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Buescher puts Danica in wall as payback UPDATE

10/09/10 Danica Patrick was headed to her best NASCAR finish by far Saturday afternoon when her car was struck from behind nine laps from the finish, knocking her out of the Nationwide Series' CampingWorld.com 300. Her No. 7 Chevrolet was running 14th, and on the lead lap, when it was turned around by NASCAR rookie James Buescher's No. 11 Toyota coming out of Turn 2 on the 2-mile Auto Club Speedway in an accident that also collected Ricky Stenhouse Jr. and Ricky Carmichael.

"We were all just pushing hard at the end," said Patrick, whose best Nationwide finish remains 24th at Chicagoland. "On that restart, I kind of got high into that car (Buescer's) that turned me. I didn't mean to, it was totally my fault."

A lap later, Buescher tapped her car from behind, starting the accident that knocked Patrick and Carmichael (who had charged from 38th to 17th) out of the race.

"I think the best thing for everyone to do is watch the video," Patrick said, when asked if she would talk to Buescher. "It was avoidable."

Buescher, who himself was only making his 20th Nationwide start, and had been penalized on Lap 90 by NASCAR for entering the pits before they were open, said the accident was Patrick's fault, because she drifted up the track in front of him.

"It's not intentional, but you're driving hard, it's late and no one is going to lift," Buescher said.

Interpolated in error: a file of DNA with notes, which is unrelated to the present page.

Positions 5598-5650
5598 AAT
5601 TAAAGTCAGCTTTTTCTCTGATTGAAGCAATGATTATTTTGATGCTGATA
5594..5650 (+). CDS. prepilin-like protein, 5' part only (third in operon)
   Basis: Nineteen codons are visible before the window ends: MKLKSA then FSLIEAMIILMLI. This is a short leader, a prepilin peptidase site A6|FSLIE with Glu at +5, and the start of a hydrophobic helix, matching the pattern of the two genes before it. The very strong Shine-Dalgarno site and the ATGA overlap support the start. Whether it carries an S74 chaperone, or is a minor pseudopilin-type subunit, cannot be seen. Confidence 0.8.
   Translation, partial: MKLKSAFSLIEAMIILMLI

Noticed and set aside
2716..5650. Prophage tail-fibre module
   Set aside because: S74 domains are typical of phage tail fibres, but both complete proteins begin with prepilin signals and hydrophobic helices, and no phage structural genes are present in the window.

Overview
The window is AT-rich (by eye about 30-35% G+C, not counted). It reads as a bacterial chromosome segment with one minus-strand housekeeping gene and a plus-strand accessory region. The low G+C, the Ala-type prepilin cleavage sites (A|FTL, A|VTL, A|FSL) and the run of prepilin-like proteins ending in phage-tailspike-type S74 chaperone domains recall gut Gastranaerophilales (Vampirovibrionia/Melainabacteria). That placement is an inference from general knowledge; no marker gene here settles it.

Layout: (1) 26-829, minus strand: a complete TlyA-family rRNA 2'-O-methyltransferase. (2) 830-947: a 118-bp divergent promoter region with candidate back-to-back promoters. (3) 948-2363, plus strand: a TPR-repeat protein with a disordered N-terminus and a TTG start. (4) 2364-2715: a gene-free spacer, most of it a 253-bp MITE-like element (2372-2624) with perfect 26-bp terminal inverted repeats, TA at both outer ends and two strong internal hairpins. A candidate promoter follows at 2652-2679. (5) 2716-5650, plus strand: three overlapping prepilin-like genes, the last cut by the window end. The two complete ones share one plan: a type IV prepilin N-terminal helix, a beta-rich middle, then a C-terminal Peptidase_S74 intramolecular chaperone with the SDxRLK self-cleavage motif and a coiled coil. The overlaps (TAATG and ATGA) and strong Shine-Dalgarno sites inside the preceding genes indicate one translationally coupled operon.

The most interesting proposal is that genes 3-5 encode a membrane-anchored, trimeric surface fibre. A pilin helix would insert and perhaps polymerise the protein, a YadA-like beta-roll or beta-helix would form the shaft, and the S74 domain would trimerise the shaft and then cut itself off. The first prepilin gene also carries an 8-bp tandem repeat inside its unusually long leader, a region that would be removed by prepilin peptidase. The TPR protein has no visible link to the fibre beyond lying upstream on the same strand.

The day before, ESPN analyst and Sprint Cup team co-owner Brad Daugherty had complimented Patrick, but said her transition to stock-car racing in the heavier cars would remain difficult as long as she kept going back and forth from IndyCar to NASCAR.

"I have a lot of respect for her," Daugherty said. "She came into this open-minded, and willing to learn. I admire her for her tenacity. As she gains experience, I hope it adds to success for her, because she adds to our sport.

"The trouble is, she's finding out how difficult it is to do both (series). It (stock-car) racing is a different discipline. These cars don't want to turn, and you have to learn how to set them up so you can drive them. It's all a matter of getting used to these cars, and how they don't want to change direction unless you know how to make them do it."

Patrick said Saturday's accident "was a pretty big hit," but she was glad she was in a stock car, not an open-wheeled racer, when it happened. "As I've been saying, the whole point about this is, I've got fenders and I'm learning how to use them."

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